I have spent the better part of the last few days in bed feeling really unwell. In the week prior, I made some choices that I knew would result in this happening. Last Tuesday I did something that previously would have been impossible for me to do. I went to see the Foo Fighters. You can probably guess from the name of this blog that I am a huge Foos fan and I was kindly given a ticket to the gig as a Christmas present from my in-laws. The gig had been rescheduled from June (due to Dave Grohl breaking his leg) and I was probably the only Foos fan in Scotland who was relieved by this! Had the original gig went ahead, I would have missed out– I spent all of that day unwell in bed. When the rescheduled gig came around, I wasn’t feeling as well as I had hoped but I was determined to go. We had seated tickets but it still took everything I had to be there.
I spent days in bed resting beforehand, spent the entire afternoon lying in a dark room on the day of the gig and then subsequently I’ve spent the days after in bed too. I don’t regret it though as, for a couple of hours at least, I was able to get lost in the music and forget about my chronic illness… well, apart from the fatigue that just won’t let up. The Foos were incredible, as always, and I had nothing but admiration for Dave Grohl– who was epically rocking out from his throne.
Would I have chosen to purchase a ticket for myself? Probably not. After all, a gig encompasses everything known to make my illness worse– travel, noise and sitting for a prolonged period. But I was gifted a ticket and I had a choice; go or miss out. I appreciate that everything I choose to do in life has a consequence– as it does for everyone. In choosing to say yes, I was also choosing the consequences that would result from making that decision.
In the past I would push on blindly and decide to do the things I wanted to regardless. I would push the thought of flare ups and consequences to the back of my mind and would try my hardest to “be normal”. When the inevitable happened, I would always feel frustrated, angry and upset. Unfortunately, having the mindset of trying to be normal and being in denial about my limitations did me no favours. Although it is still frustrating and can leave me feeling defeated, I am much more accepting of my limitations these days. I’m not saying that any negative feelings are not justified or that you should suppress them. Rather– from experience– I’ve found myself feeling more content about my situation with a shift in the way I think.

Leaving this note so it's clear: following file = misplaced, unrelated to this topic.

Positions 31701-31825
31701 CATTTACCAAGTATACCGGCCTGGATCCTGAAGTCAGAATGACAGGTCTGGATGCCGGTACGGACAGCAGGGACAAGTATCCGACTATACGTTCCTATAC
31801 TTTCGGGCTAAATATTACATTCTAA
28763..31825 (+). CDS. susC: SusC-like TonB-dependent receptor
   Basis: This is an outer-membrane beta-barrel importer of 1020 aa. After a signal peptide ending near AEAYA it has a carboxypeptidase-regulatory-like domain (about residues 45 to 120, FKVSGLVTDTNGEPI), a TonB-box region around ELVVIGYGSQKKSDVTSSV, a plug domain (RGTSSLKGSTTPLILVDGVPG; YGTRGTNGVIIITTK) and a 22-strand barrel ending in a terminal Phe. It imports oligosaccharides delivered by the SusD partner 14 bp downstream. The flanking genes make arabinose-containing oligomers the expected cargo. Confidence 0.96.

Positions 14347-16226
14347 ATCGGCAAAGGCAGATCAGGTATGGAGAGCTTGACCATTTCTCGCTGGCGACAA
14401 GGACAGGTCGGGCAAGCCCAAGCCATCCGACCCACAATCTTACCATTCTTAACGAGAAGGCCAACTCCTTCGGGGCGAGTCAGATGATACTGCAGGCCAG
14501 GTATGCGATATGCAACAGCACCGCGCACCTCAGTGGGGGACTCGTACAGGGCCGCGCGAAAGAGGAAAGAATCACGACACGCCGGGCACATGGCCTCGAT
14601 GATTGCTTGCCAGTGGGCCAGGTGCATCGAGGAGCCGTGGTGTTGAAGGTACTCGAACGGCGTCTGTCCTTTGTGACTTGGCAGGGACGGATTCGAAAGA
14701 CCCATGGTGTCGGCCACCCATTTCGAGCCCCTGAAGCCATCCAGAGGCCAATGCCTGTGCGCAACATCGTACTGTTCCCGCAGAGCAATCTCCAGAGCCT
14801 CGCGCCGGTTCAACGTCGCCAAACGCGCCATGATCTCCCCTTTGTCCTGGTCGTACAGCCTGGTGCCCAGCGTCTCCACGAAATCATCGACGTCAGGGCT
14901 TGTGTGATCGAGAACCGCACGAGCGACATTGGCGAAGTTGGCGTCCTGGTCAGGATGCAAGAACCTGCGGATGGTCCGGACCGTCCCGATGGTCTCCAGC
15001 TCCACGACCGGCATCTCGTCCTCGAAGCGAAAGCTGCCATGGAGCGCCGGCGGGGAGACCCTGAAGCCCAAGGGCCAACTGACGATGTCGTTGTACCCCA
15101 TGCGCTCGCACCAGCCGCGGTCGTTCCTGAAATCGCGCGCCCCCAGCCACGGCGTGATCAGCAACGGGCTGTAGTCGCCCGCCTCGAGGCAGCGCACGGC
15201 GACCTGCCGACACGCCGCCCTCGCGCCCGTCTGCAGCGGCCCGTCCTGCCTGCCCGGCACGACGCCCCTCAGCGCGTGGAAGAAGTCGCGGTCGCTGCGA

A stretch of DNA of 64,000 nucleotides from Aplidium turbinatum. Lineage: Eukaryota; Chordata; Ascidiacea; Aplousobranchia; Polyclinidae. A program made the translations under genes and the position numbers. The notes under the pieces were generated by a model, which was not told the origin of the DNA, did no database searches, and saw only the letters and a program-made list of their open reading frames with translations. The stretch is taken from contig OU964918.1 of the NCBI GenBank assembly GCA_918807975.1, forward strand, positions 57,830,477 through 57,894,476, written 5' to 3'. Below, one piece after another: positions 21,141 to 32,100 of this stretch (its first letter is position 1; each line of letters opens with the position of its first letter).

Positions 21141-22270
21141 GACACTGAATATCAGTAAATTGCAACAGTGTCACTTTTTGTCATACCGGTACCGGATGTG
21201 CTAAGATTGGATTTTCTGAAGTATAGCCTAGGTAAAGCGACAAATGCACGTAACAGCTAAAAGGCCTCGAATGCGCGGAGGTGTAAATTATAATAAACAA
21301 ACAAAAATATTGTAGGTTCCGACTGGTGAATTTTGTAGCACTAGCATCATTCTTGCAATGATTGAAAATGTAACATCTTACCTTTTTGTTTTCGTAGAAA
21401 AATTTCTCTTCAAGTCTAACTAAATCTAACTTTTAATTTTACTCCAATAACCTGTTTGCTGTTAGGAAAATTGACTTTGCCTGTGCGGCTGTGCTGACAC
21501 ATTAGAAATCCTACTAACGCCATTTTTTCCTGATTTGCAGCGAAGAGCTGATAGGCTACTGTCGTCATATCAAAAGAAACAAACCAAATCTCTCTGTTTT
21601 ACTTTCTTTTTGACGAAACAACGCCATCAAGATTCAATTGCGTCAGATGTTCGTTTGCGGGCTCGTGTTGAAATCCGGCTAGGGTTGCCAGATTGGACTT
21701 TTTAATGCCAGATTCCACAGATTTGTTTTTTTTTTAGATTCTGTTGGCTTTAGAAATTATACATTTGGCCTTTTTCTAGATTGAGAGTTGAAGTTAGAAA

I now mentally prepare myself for the consequences, as well as physically. I realise and accept that saying yes will result in me having to spend the days that follow in recovery. If I can’t give my body what it will need after the event or I don’t think I will cope with the aftermath, I need to say no. I have that choice.
I was also previously guilty of focussing on all of the negatives after an event. I would ruminate on thoughts such as, “this is not fair” or “why do I have to suffer like this?” This only served to make me feel even more miserable and I won’t do it to myself any more. It’s really unfair. I now show myself compassion and forgiveness and instead choose to focus on the positives. It was nothing short of amazing that I managed to attend that gig. It’s one of those moments where I genuinely thought, “I can’t believe I did that!” Even though I am now suffering as a result, it was something to be celebrated.
More often than not we choose to say no– often we have no option but to and it is in our best interests to do so. To live as well as possible we need to stay within our energy envelope and not continually push; saying yes is no doubt the exception. Therefore when we choose to say yes and step outside our comfort zone, we need to cut ourselves some slack. I therefore set you a challenge: change how you think. Ask yourself if you are being unfair on yourself and remind yourself to be kind. Think of the achievements not of the consequences.
Let me know your thoughts in the comments below.